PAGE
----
I am upset. The protest was only against the arbiter - I didn’t plead for my game point. The protest was not for the game point, only to make them understand that when they are hosting events like the Commonwealth Championship, they should maintain standards. The arbiter behaved irresponsible and did not have the capability of announcing the rules properly in English.

What would you like other players to learn from your situation?

I feel pity for Indian chess that the standards of the organisation, the conditions players get in Nationals and the official champs are below the standard that they should be. Unless they have the courage to raise their voice, nothing can be changed.

It was very sad to have witnessed this whole event occur in Delhi. I was very excited to be playing in the same competition as a world class player like Humpy and could not believe that this was happening to her. I think we have all learnt a lesson that we need to be clued up on the rules of the event, no matter what. It is not the arbiter’s responsibility to inform us, but we should make sure we do this ourselves. It is also very sad to hear about Humpy’s experience with Indian chess tournaments in general. India has produced an abundance of amazing players and I am always in awe when I watch them in action. However, for those players who are used to playing in Europe, I guess their expectations are high.

It is a shame that these events were portrayed somewhat differently in the media than to what actually happened, but I am glad that Humpy’s voice will now be heard. I certainly have learned a lot from these events that have occurred and I can only hope that Humpy’s withdrawal from the tournament will alert others to the problems that can occur in such circumstances. – Sabrina Chevannes

GM Emil Sutovsky, President of the Association of Chess Professionals

Another very unpleasant story due to the unprofessional conduct of the event and low level of the arbiters in the tournament. It repeats itself again and again, and still we don't hear any report about some arbiter who was suspended or disqualified from his position. Takis Nikolopoulos, I think we'd all appreciate your opinion on the matter – both as an experienced arbiter and as a head of the FIDE Arbiter's Commission. What can be done to improve the level of arbiters (seminars don't really work, as we often see a serious mistakes by those who conduct these seminars...), don't you think that arbiter's serious mistakes should have some serious consequences not only for the players, but for the arbiters themselves? I can bring you several examples, when the arbiter was making a serious mistake and still was appointed to serve an important tournaments afterwards. Now, with the new anti-cheating guidelines the issue becomes more sensitive than ever, and it just can not continue this way.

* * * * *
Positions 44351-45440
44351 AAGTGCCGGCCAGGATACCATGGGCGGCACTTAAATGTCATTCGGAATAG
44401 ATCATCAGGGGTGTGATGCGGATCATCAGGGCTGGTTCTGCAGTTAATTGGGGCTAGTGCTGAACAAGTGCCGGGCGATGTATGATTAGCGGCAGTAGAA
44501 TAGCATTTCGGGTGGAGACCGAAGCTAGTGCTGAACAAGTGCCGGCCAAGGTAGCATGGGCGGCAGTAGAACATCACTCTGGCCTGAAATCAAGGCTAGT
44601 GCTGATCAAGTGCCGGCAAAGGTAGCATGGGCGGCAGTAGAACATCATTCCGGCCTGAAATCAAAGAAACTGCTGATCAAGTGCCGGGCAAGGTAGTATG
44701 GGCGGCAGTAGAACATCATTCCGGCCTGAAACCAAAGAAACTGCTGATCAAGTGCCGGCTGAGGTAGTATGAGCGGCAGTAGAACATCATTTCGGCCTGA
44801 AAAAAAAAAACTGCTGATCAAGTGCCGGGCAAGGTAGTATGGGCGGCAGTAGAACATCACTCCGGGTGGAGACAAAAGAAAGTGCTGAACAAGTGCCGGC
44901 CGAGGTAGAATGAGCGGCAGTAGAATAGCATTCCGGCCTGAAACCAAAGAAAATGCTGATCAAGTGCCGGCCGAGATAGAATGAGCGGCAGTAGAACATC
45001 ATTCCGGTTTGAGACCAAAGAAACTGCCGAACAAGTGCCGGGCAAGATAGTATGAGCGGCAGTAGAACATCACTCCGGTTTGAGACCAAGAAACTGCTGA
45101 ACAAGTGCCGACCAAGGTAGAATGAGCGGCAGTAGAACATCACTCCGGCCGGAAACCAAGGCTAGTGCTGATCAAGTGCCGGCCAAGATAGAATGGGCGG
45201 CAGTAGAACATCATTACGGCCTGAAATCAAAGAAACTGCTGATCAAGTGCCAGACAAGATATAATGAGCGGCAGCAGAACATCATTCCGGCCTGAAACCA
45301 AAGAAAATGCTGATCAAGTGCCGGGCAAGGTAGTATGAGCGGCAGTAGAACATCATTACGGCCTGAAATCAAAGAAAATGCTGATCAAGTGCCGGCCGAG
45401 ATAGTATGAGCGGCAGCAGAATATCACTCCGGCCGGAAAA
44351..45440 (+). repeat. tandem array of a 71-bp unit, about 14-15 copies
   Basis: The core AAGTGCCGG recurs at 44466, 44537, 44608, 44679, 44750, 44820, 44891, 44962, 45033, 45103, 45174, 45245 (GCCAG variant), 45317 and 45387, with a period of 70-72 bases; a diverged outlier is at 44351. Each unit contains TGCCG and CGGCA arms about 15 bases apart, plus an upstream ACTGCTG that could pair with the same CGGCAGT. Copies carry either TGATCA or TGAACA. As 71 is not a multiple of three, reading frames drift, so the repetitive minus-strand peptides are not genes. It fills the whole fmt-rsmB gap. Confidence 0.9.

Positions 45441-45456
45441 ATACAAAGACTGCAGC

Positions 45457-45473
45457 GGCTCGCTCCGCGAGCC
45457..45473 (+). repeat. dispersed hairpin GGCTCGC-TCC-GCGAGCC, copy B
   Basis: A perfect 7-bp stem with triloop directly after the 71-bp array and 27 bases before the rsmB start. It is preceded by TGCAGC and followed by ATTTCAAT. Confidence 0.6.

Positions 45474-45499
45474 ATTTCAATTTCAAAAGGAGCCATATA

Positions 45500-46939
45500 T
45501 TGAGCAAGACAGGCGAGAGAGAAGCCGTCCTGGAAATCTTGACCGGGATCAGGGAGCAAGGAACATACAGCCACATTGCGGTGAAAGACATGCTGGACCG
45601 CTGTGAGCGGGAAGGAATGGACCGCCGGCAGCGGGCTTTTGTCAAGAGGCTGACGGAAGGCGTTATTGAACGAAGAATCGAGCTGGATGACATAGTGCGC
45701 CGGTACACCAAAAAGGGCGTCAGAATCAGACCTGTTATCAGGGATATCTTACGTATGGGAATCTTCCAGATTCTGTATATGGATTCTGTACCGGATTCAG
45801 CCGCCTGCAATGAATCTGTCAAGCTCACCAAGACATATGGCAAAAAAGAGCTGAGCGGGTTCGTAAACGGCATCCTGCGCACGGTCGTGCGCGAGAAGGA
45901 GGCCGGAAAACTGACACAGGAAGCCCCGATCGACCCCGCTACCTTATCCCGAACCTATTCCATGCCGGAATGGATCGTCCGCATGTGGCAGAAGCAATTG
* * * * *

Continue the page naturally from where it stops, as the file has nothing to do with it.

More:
We witness a lot of mistakes coming from the arbiters. Why so? Some of them may not be ready to the stress situation, some of them don't have enough experience, others are unfortunately getting too old, and many of them don't have sufficient chess background to feel the spirit of the law, and not only it's letter. As a result we have a lot of unfortunate decisions taken even in the most important events (let alone club competitions and children tournaments). Yes, arbiters are human, and everyone can err. But shall we expect an arbiter to be at least suspended for some period after a mistakes that cost some players so heavily? – On Facebook



Born in 1986 in Sutton Coldfield, Birmingham, England, Sabrina now lives in London where she is managing director of the London Academy of Chess and Education. With over 300 members of the academy, she has one of the largest following of students in the UK. Sabrina is a Women International Master and an active chess player.